An annual study of box office figures among major movies produced by Hollywood reveals that moviegoers prefer movies with Christian, redemptive values.
According to the 2013 Annual Report to the Entertainment Industry by the Christian Film & Television Commission, an advocacy group in Hollywood, movies with very strong Christian, redemptive worldviews reflecting traditional moral values earned four times as much money on average as movies with very strong non-Christian, anti-Christian or mixed worldviews: $90.78 million versus $20.22 million.
Movies with very strong humanist or atheist worldviews fared even worse, making only $2.43 million per movie. The stronger the Christian/redemptive worldview, the more money the movie made.
The movies with very strong Christian, redemptive worldviews includes such movies as Les Misérables, Snow White and the Huntsman, Here Comes the Boom, Red Tails, Marvel’s The Avengers and For Greater Glory.
Movies with very strong non-Christian, anti-Christian, mixed or humanist worldviews included 21 Jump Street, The Twilight Saga: Breaking Dawn, Part 2, Amour, A Royal Affair, Killer Joe, Magic Mike, Dredd, Cosmopolis, Cloud Atlas, God Bless America, Paranormal Activity 4, The Apparition, The Campaign, Rock of Ages, The Dictator, That’s My Boy, The Cabin in the Woods, American Reunion and Promised Land.
The same thing was true at the international box office in 2012, and on home video, announced Ted Baehr, founder and chairman of the Christian Film & Television Commission.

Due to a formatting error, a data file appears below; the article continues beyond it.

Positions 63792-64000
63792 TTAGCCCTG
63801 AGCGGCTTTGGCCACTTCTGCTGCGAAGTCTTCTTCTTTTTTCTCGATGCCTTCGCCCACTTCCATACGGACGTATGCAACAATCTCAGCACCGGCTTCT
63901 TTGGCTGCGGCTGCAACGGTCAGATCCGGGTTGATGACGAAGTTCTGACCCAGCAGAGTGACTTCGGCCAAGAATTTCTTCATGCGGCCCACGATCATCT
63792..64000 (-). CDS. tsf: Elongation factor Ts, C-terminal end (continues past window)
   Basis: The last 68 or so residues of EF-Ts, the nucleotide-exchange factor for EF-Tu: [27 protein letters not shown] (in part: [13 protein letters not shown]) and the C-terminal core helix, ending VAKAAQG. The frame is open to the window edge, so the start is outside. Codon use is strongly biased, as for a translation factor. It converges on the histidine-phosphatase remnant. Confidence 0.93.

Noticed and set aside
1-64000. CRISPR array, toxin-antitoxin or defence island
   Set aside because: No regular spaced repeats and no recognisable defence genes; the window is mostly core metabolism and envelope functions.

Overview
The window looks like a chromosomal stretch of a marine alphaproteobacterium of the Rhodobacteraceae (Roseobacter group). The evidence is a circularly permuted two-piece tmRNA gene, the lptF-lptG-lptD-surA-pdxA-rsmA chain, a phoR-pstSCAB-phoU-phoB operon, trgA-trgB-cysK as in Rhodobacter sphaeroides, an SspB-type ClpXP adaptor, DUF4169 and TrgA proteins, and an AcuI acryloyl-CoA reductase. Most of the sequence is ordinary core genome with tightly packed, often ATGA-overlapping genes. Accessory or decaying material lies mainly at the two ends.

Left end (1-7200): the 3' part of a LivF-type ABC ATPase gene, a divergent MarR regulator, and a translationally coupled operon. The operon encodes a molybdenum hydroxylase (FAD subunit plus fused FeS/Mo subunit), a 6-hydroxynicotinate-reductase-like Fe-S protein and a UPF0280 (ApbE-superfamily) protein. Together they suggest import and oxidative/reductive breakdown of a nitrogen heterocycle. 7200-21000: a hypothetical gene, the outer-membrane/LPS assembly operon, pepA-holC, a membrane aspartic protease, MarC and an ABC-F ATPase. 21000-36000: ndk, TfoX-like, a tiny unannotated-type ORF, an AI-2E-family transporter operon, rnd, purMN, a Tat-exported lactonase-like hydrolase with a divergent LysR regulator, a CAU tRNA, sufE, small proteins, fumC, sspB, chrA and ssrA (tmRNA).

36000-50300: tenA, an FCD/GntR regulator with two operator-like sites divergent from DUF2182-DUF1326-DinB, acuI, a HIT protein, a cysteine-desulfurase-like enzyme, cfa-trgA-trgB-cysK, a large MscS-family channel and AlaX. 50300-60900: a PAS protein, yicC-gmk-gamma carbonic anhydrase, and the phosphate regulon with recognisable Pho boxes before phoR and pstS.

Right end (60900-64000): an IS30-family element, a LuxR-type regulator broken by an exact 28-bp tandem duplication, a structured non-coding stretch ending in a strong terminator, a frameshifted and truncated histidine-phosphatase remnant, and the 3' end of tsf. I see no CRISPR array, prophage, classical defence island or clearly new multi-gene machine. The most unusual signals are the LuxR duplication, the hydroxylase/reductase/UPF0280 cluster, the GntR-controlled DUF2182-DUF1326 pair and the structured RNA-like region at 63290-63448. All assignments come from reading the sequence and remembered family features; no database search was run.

Of the Top 10 Movies Overseas in 2012, 90 percent had a strong or very strong Christian, redemptive, moral worldview with biblical content or values, earning $5.281 billion out of $5.795 billion, or 91 percent of the total overseas amount for the Top 10.
Also, 72 percent of the Top 10 Home Video Sales in 2012 had either strong or very strong Christian, redemptive, moral content with biblical faith and values.
2012 wasn’t the only year that movies with very strong Christian, redemptive worldviews made the most money. A 10-year study shows that they averaged $73.27 million per movie from 2003-2012 versus only $21.01 million for movies with very strong non-Christian, anti-Christian, or mixed worldview.
“Filmmakers need to make movies that overtly reflect the faith and values of Christians,” Baehr said. “Hollywood and the mass media cannot afford to ignore Christianity or the Word of God, the Bible.”
He pointed out that more than three quarters of Americans (about 237 million people), and 2.3 billion people around the world, belong to the Christian faith.
Click here to read the original article from Movieguide.org.